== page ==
A US study has found that 1.7 per cent of Americans identify themselves as homosexual, in findings that echo recent official figures in the UK which revealed that just one adult in 100 is a homosexual.
The findings from the UK were far lower than the figures the Government had previously used, raising concerns over the high levels of public money being poured into pro-homosexual policies.
The US study, conducted by the Williams Institute at UCLA in California, cross-referenced five national and state surveys.
Researchers found 1.8 per cent of respondents identified themselves as bisexual and 0.3 per cent said they were transgender.
Last September a survey carried out by the Office for National Statistics (ONS), which analysed the responses of almost 450,000 adults in the UK, showed that just one per cent of the nation’s population were homosexuals, and just 0.5 per cent were bisexuals.
Researchers had previously claimed that between six and ten per cent of the population had had homosexual experiences.
In 2003 the Labour Government endorsed figures from Stonewall, a homosexual campaign group, which claimed that between five and seven per cent of the adult population was homosexual.
Speaking last year, Mike Judge, Head of Communications at The Christian Institute, said: “A large amount of public money has been spent on the basis of higher figures, which have turned out to be a lie.”
And Philip Davies MP said: “An awful lot of focus in diversity issues is given to people’s sexual preference and this difference is not as widespread as believed.”
The ONS survey also found that 94.8 per cent of respondents identified themselves as heterosexuals.
In October a BBC Radio Four programme, More or Less, scrutinised the accuracy of the ONS figures.
Those who believed the higher figures said the ONS numbers must be wrong. An article on the Observer website suggested that homosexuals and bisexuals may have been reluctant to reveal their sexuality to a stranger with a clipboard.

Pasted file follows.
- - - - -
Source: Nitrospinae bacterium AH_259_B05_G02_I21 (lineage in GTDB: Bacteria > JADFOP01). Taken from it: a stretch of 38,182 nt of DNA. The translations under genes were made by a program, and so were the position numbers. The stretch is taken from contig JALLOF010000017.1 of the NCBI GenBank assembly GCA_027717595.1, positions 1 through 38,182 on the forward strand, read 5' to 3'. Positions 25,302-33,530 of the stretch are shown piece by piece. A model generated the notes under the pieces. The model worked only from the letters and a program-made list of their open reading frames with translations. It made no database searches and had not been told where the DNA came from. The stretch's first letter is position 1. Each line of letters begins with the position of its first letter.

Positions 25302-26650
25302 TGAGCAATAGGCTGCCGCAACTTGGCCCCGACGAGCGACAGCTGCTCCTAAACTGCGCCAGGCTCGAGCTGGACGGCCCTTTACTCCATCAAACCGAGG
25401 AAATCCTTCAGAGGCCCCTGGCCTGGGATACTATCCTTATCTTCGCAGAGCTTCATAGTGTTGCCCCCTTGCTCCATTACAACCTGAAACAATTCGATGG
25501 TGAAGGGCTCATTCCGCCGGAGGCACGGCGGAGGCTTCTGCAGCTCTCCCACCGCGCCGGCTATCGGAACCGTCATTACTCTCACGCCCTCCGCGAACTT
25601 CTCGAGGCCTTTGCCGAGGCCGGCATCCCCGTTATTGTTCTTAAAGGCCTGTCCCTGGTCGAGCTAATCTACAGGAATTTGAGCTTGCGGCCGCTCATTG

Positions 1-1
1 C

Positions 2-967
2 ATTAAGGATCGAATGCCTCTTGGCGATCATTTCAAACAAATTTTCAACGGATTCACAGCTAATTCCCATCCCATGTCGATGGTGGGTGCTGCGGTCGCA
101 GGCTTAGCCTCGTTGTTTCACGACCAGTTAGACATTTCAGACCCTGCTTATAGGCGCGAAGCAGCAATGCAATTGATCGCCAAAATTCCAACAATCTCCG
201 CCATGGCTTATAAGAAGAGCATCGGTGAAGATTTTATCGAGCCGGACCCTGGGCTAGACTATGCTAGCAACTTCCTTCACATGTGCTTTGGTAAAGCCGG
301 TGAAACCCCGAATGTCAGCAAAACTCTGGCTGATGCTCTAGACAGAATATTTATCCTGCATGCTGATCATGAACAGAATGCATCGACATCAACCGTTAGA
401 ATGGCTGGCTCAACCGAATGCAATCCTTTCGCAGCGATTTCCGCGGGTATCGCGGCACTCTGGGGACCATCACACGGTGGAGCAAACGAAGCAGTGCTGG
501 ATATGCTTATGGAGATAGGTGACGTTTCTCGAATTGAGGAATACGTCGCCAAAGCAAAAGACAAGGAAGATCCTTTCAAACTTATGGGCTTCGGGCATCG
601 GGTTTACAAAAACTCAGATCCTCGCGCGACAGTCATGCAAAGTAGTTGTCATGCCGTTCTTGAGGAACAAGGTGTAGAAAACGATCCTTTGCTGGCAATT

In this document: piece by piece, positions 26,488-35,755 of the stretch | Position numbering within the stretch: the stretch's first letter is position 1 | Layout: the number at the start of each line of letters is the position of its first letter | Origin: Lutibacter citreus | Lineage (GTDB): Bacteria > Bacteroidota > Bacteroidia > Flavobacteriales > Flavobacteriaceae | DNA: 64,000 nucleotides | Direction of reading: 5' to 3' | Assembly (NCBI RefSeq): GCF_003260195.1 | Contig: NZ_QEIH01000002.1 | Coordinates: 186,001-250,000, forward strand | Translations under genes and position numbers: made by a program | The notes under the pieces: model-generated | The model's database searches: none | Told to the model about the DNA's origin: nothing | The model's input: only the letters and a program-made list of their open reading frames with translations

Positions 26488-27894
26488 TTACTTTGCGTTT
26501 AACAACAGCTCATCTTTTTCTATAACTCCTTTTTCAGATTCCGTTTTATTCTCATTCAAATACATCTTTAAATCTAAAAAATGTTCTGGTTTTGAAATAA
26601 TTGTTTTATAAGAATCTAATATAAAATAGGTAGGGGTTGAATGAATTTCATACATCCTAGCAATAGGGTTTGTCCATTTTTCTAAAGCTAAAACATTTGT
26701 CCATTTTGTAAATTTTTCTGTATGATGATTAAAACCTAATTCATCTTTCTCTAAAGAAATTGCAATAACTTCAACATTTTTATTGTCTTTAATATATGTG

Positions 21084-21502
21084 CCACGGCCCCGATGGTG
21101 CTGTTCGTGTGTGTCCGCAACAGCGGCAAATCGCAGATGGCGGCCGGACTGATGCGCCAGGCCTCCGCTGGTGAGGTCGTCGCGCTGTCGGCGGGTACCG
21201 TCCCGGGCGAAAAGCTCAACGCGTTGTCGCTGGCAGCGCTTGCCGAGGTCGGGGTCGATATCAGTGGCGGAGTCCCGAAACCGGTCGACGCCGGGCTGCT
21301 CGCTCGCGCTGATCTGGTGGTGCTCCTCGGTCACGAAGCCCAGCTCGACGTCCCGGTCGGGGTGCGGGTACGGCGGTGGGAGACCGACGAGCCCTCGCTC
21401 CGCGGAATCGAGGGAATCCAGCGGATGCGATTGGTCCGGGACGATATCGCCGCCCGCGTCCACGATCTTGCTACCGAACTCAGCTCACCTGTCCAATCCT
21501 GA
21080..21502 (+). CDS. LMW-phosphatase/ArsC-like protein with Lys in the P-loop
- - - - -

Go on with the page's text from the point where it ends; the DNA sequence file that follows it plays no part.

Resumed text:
But the More or Less investigation gave evidence to show the accuracy of the figures.
The ONS spent three years perfecting the wording of the question to ensure they got the most accurate result.
In addition all the respondents had agreed to take part in the survey and knew beforehand the nature of the questions they would face.
Speaking on the More or Less programme Stephen Hicks, of the ONS, defended the figures.
Mr Hicks said: “The estimate we’ve produced and published last week is in line with other surveys that ask similar questions in the UK and also in line with the pilot surveys that we carried out between 2006 and 2008.
“So we’re quite confident that the estimate we have is an accurate estimate of self perceived sexual identity.”
In the mid-20th century Professor Alfred Kinsey claimed that a staggering ten per cent of the US population identified themselves as homosexual.
Prof Kinsey interviewed thousands of men and women in the United States between 1938 and 1952, and claimed that 13 per cent of the men and 7 per cent of the women were “almost exclusively” homosexual.
However, his methods were subsequently cast into doubt.
Professor Julia Ericksen, from Temple University in America, warned that Prof Kinsey’s methods could not be used to derive an indication as to the behaviour of the population as a whole.
Prof Ericksen cautioned: “He didn’t believe in survey sampling and he was quite antagonistic towards it.”